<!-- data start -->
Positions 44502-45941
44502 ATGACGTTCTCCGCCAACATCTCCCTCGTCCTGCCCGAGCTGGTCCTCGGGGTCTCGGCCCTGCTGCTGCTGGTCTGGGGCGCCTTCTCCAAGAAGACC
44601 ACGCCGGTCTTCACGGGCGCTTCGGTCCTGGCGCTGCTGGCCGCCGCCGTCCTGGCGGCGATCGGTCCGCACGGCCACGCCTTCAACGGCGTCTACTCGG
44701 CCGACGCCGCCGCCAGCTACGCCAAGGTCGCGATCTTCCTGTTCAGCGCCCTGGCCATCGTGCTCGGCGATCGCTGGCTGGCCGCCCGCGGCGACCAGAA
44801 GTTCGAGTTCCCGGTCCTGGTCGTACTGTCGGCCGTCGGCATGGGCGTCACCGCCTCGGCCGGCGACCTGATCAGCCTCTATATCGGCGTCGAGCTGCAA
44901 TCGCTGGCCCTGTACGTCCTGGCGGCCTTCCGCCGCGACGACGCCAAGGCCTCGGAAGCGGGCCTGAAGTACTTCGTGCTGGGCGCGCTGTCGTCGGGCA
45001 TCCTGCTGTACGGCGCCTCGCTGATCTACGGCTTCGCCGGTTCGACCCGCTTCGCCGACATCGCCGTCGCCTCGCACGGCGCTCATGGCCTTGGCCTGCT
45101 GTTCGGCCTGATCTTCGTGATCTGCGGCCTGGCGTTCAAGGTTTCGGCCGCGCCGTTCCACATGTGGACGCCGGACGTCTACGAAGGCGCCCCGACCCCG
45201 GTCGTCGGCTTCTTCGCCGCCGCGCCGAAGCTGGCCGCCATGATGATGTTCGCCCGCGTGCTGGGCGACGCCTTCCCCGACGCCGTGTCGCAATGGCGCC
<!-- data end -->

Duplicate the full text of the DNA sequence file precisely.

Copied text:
Positions 44502-45941
44502 ATGACGTTCTCCGCCAACATCTCCCTCGTCCTGCCCGAGCTGGTCCTCGGGGTCTCGGCCCTGCTGCTGCTGGTCTGGGGCGCCTTCTCCAAGAAGACC
44601 ACGCCGGTCTTCACGGGCGCTTCGGTCCTGGCGCTGCTGGCCGCCGCCGTCCTGGCGGCGATCGGTCCGCACGGCCACGCCTTCAACGGCGTCTACTCGG
44701 CCGACGCCGCCGCCAGCTACGCCAAGGTCGCGATCTTCCTGTTCAGCGCCCTGGCCATCGTGCTCGGCGATCGCTGGCTGGCCGCCCGCGGCGACCAGAA
44801 GTTCGAGTTCCCGGTCCTGGTCGTACTGTCGGCCGTCGGCATGGGCGTCACCGCCTCGGCCGGCGACCTGATCAGCCTCTATATCGGCGTCGAGCTGCAA
44901 TCGCTGGCCCTGTACGTCCTGGCGGCCTTCCGCCGCGACGACGCCAAGGCCTCGGAAGCGGGCCTGAAGTACTTCGTGCTGGGCGCGCTGTCGTCGGGCA
45001 TCCTGCTGTACGGCGCCTCGCTGATCTACGGCTTCGCCGGTTCGACCCGCTTCGCCGACATCGCCGTCGCCTCGCACGGCGCTCATGGCCTTGGCCTGCT
45101 GTTCGGCCTGATCTTCGTGATCTGCGGCCTGGCGTTCAAGGTTTCGGCCGCGCCGTTCCACATGTGGACGCCGGACGTCTACGAAGGCGCCCCGACCCCG
45201 GTCGTCGGCTTCTTCGCCGCCGCGCCGAAGCTGGCCGCCATGATGATGTTCGCCCGCGTGCTGGGCGACGCCTTCCCCGACGCCGTGTCGCAATGGCGCC